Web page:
Investment Alternatives: Looking Past Real Estate



Wed, 18 Jul 2018 - 08:00 GMT


Wed, 18 Jul 2018 - 08:00 GMT

FILE PHOTO: An employee sorts gold bars in the Austrian Gold and Silver Separating Plant 'Oegussa' in Vienna, Austria, December 15, 2017. REUTERS/Leonhard Foeger

FILE PHOTO: An employee sorts gold bars in the Austrian Gold and Silver Separating Plant 'Oegussa' in Vienna, Austria, December 15, 2017. REUTERS/Leonhard Foeger

CAIRO – 18 July 2018: Property has been, for sometime now, the most recurrent answer to the all too common question: Where should I invest? However, a growing move away from investing in property and toward the diversification of investment portfolios has recently gained momentum. From gold bars, bonds and equities, to vintage designer bags and classic; people have been searching for alternative investment opportunities.

The move away from property investment is typically associated with the hike in home prices, especially those in areas perceived as second homes, as a result of inflation, pound floatation and recent devaluation. Mona Aboud, founder of the Egyptian Arab Company for Modern Building & Reconstruction, says the price of property increased “because the cost of the material needed for infrastructure has swelled.”

“Four or five years ago, the price of steel was LE 3,600 or LE 4,000; today it ranges between LE 12,000 and LE 13,000,” Aboud says, adding “building materials come from abroad and the price for moving materials to Egypt has increased. Similarly, electricity has also become expensive everywhere around the world and so the production process is more costly now.”

Alternative investment opportunities provide chances for people to buy items they like that they can benefit from and make money as assets appreciate in value.

The hunt for gold

Seeking a more secure saving in the face of currency fluctuations and financial crises, Egyptian investors have been increasingly moving toward the gold market.

“A friend of mine first suggested it; he is an investment banker,” says Ahmed Taha, a mechanical engineer and businessman who saves his money in gold, not Egyptian Pounds, to safeguard savings against depreciation. “By doing this, I managed to save my money when the US Dollar was valued at LE 12, has I waited I would have lost even more of my money. Investing in gold gives you a hedge against inflation and currency devaluation,” says Taha.

Similarly, 26-year-old UK-based investment banker Nourhan Atef affirms that whilst keeping your money in a bank and getting interest in return is a conservative way to ensure you achieve sound returns, “keeping your savings in gold ensures that you are able to protect them against possible devaluations; at the very least, you retain your original amount,” she says. “However, you should actually make money off of this. Not only that, but you can also liquefy you investments very quickly with gold; this is the case with other kinds of alternative investments.”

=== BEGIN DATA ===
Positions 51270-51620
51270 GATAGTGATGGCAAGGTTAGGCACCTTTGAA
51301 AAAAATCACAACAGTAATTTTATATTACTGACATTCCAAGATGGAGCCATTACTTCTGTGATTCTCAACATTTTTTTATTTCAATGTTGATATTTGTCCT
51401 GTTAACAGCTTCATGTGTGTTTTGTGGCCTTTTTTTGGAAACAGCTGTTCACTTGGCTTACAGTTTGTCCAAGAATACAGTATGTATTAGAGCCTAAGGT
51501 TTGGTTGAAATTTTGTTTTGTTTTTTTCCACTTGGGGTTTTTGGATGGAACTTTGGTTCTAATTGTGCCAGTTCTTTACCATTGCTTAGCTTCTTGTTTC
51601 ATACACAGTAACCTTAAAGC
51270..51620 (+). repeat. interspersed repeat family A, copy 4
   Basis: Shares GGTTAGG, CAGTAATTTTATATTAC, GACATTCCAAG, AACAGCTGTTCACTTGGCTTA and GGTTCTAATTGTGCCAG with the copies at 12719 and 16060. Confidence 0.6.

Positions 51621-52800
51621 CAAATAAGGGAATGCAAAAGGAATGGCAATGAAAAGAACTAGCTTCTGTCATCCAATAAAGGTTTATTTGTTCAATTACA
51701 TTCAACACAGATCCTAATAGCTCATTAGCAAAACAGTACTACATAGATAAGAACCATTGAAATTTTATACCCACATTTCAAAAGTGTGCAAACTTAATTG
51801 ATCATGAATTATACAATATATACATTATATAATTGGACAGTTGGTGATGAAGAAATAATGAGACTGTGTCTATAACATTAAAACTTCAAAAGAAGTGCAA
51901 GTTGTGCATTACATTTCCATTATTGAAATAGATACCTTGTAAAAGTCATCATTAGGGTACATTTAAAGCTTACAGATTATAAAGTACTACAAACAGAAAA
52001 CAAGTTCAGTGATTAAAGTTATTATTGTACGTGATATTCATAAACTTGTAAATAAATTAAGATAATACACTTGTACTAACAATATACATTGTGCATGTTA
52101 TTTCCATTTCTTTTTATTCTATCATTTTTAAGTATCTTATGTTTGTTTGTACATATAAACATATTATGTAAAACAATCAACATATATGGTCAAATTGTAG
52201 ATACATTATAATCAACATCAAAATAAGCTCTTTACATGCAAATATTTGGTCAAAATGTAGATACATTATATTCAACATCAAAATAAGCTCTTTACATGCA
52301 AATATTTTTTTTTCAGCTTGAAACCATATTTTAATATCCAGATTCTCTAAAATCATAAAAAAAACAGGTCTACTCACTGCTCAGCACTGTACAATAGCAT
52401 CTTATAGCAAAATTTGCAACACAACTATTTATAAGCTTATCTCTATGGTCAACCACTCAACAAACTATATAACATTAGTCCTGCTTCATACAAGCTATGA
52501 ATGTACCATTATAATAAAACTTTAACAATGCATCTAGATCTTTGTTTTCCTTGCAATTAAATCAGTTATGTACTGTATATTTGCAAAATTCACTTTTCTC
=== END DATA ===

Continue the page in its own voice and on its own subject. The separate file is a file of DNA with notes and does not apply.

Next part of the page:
Gold investment is also useful in countries that have taken a hit during the 2008 financial crisis, Atef says, as it protects their savings from the fragile banking systems. “Although this did not happen in Egypt, and will not, other countries have faced huge problems due to the 2008 crisis; and many people no longer trust banks in Greece or Cyprus, for example,” argues Atef.

Turning to more established businessmen, in a recent interview with Bloomberg, Egyptian billionaire Naguib Sawiris, who has made most of his money by investing in the telecom sector in Egypt, Iraq, Pakistan, Bangladesh and North Korea, revealed that he has put half of his $5.7 billion net worth into gold. Explaining the rationale behind his decision, Sawiris explained that gold is always a good investment during crises times as it secures the value of money. Gold is also a particularly good investment right now as it is expected to increase in value from just above $1,300 per ounce to $1,800, according to the Egyptian businessman. “People also tend to go to gold during crises and we are full of crises right now. Look at the Middle East and the rest of the world; and Mr. Trump doesn’t help,” Sawiris argued.

Bonds and equities

“The stock market and real estate are the two biggest wealth creators in history,” says Sam Seiden, chief education officer at Online Trading Academy, California, United States. Investing in the stock market is much cheaper and easier than real estate for most people, according to Seiden.

With many different strategies to invest in the stock market, most Egyptians, according to Oxford Business Group, are investing in two ways; trading in and out, buying and selling for higher to make profit, or buying into companies with stocks or equity funds for dividends and increased market value, or buying debt bonds and receiving interest.

A recent study by U.S.-based analytical network NerdWallet, titled ‘Avoiding the Stock Market May Cost Millennials $3.3 Million,’ by Arielle O'Shea and Stephane Lesaffre, found that at an average income of $40,456 (adjusted annually for inflation), leaving money in a savings account would eventually leave a current millenial with $1.27 million in terms of retirement savings over a 40-year time horizon, while investing in the stock market would accumulate some $4.57 million by the end of that period.

Whilst most prospective investors are often worried about market volatility and investing during the right time (timing their market entry right), research suggests that considering the potential gains and losses that one would achieve from the stock market is more important than trying to time markets, something many believe first-time investors would not be able to do, as it requires years of transactions within different markets.

Sawiris, however, warned against investing in the stock market, which he sees to be “overvalued” and bound to crash soon.



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